Fuck-upness: 5

Strawberry Daiquiri
A few shots of light rum
A pack of frozen strawberries
Blend with ice until desired texture
Yeah, its not an accurate recipe, but I was pretty drunk already. This is another girly drink that's not good for getting drunk off of, but you can speed up the process by taking shots of rum while your girlfriend works the blender. I honestly don't remember the taste...
Smoothness: 5
Fuck-upness: 1

Tom Collins
2 shots gin
Juice of ½ lemon or lime
2 pinches of sugar
Club soda to taste
This drink is also often ordered by heiresses and Mr. Montgomery Burns. It is like a gin and tonic but harder to screw up because club soda isn't that bad. Like monkey ass versus rancid monkey ass. And the sugar really helps. If you are going to add too much of something, add too much sugar.
Smoothness: 3
Fuck-upness: 3

My favorite distilled beverage, vodka is the shit. Of course, if you buy the cheap vodka, that is what it will taste like--shit. The best stuff on earth (and all I drink) is Grey Goose. Store it in its own freezer, because this stuff is so incredibly pure, the smells from other food with ruin it. Best served ICEfuckingcold and with a heavy air of pretension.
Smoothness: 0 (Grey Goose: 5)
Fuck-upness: 5

Vodka Martini
2 shots vodka
Whisper of dry vermouth
Serve shaken
Little hint on the best way to mix this one up: fill the shaker with ice, then pour a generous amount of vermouth into the shaker and shake vigorously. Pour out the vermouth, but keep the ice in. Now add your 2 shots, shake and serve. The vermouth remaining on the ice is just enough to make this heavenly concoction. But don't try explaining it to a bartender, unless you like the idea of living your life with a limp.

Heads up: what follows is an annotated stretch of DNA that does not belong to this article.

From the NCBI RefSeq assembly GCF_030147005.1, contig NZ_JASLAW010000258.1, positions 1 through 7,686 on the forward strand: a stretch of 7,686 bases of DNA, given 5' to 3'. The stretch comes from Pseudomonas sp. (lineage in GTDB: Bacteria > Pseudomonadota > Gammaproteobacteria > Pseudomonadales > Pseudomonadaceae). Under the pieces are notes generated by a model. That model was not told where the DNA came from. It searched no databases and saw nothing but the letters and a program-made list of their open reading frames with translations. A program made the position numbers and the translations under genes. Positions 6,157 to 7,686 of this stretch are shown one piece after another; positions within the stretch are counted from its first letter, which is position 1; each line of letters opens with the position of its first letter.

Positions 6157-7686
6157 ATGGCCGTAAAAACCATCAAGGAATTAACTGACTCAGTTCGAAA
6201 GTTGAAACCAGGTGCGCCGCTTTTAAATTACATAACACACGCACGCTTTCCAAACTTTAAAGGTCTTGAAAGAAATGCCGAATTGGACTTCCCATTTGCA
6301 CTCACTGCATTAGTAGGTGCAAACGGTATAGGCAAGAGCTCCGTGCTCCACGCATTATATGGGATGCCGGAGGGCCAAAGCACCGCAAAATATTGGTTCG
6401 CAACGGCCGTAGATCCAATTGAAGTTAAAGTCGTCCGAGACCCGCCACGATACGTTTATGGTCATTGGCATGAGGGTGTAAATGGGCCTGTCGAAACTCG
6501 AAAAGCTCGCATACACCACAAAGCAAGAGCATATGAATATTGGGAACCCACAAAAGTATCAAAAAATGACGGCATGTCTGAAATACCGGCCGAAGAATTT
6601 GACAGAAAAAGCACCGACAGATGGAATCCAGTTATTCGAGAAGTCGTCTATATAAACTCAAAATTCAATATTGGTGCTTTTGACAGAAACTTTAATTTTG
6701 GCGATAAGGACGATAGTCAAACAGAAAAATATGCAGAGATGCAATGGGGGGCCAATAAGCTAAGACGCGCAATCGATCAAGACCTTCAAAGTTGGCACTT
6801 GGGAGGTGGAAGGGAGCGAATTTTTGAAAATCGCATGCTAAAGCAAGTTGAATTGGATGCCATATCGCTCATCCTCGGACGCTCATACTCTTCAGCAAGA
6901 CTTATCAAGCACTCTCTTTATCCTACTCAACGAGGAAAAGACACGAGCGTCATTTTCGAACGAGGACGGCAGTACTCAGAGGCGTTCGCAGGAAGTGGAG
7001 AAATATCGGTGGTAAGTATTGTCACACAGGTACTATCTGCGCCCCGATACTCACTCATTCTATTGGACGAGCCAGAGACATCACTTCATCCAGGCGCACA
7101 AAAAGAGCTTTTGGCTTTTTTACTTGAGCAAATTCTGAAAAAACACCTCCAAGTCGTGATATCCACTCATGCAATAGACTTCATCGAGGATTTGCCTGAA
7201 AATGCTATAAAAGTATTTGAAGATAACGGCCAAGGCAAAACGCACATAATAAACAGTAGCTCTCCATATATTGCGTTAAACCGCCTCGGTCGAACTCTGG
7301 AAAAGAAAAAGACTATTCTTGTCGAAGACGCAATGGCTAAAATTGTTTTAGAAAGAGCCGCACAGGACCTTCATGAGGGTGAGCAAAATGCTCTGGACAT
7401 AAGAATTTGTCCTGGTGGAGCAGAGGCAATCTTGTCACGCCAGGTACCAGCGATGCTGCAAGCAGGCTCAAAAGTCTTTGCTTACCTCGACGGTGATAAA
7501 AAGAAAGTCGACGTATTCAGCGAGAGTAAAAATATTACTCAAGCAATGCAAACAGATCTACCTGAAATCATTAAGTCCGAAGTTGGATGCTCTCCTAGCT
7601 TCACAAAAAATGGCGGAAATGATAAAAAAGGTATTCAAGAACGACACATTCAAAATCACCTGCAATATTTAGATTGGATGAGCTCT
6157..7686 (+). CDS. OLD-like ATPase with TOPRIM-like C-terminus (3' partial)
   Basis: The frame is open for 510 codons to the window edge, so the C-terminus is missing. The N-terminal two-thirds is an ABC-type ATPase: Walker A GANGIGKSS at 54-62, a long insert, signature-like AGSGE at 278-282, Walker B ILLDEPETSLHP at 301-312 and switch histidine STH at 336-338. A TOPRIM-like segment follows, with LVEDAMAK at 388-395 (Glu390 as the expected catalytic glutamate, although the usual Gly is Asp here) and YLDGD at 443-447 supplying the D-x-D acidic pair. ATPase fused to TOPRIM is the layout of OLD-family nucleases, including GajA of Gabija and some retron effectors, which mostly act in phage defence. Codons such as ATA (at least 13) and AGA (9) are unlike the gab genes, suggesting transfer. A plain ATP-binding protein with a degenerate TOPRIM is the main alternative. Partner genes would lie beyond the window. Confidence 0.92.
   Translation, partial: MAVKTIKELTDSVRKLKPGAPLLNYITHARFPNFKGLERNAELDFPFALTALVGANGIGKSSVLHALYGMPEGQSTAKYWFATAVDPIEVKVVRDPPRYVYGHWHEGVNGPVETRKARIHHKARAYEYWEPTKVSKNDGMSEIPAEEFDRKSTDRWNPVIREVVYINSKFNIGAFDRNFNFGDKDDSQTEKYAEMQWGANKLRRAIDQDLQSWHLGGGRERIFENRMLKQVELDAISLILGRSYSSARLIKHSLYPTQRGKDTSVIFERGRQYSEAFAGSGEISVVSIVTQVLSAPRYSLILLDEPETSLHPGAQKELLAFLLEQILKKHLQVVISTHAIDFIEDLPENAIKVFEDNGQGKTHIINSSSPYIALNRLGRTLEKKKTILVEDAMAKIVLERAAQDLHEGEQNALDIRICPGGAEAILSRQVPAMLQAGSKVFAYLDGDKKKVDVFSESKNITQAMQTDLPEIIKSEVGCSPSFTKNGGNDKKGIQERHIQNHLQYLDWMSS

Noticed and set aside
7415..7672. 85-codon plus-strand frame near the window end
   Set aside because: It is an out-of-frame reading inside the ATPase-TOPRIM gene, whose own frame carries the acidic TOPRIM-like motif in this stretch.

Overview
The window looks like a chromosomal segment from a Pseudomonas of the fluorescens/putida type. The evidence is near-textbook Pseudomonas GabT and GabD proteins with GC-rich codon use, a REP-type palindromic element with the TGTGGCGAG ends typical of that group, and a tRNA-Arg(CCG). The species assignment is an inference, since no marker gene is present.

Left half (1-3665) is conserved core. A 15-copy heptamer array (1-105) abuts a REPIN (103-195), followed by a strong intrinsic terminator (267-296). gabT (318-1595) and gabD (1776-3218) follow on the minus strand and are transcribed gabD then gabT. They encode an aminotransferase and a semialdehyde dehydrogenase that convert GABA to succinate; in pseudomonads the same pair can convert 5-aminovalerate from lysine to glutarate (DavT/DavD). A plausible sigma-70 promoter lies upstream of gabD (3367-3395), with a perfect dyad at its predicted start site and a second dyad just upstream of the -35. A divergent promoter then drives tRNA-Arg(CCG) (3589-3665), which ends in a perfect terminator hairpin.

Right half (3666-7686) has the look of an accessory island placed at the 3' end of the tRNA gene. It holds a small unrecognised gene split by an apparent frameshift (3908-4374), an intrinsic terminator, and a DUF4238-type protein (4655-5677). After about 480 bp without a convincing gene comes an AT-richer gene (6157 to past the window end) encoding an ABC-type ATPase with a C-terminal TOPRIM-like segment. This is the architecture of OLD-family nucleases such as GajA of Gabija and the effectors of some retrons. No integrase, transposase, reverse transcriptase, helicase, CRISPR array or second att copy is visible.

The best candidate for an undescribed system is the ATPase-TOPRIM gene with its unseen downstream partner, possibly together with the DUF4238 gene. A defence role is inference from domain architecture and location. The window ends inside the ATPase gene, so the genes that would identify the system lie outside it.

Smoothness: 2
Fuck-upness: 5

Vodka Tonic
2 shots vodka
Tonic to taste
Serve over ice
No. Just, no. Smoothness: 0
Fuck-upness: 5

This is the liquor of men. Not just because it tastes awful, but because it doesn't taste as awful as gin, which is the liquor of Irish. Men as a whole are smarter than Irish. And they choose this harsh distillate. There are many preferences on whiskey, but I recommend any bourbon. This is whiskey that is made from 51% corn mash, which makes the whiskey sweeter. Jim Beam and Wild Turkey are good bourbon, but my favorite is Maker's Mark. The wax cover is fun to play with and looks damn cool.
Smoothness: 0
Fuck-upness: 5

Whisky Sour
2 shots whisky
Country Time Lemonade to taste
Serve over ice
This has a little more oomph than its amaretto cousin, but is still pretty smooth. Serve this to women who want to look like hardcore boozers, but just aren't up to the task. Also good for lightweight men who have mocked the amaretto sour, and want a little more from their liquor. Garnish theirs with a kick in the head.
Smoothness: 4
Fuck-upness: 4

White Russian
1 shot vodka
1 shot Kahlua
Cream to taste
Serve over ice
This tamer version of the infamous Black Russian is a nice drink if you skipped lunch. It is heavy. And by heavy I mean Seok-in-a-lead-jumpsuit heavy. This drink will fuck you up, but you have to really try. I can never drink more than one and even then it's more than I want. I switch to Stevotinis fast.
Smoothness: 4
Fuck-upness: 1

STFU YOU DUMBASS WINO!!!!!! (-1, Flamebait)

Anonymous Coward | about 12 years ago | (#4354465)

Not to worry about a mini-iceage (0)

Anonymous Coward | about 12 years ago | (#4354448)

When there's Planet X [] coming next year.

Sounds like another... (0)

Anonymous Coward | about 12 years ago | (#4354449)

Sounds like yet another "There's an asteroid heading right at us!" scare to me.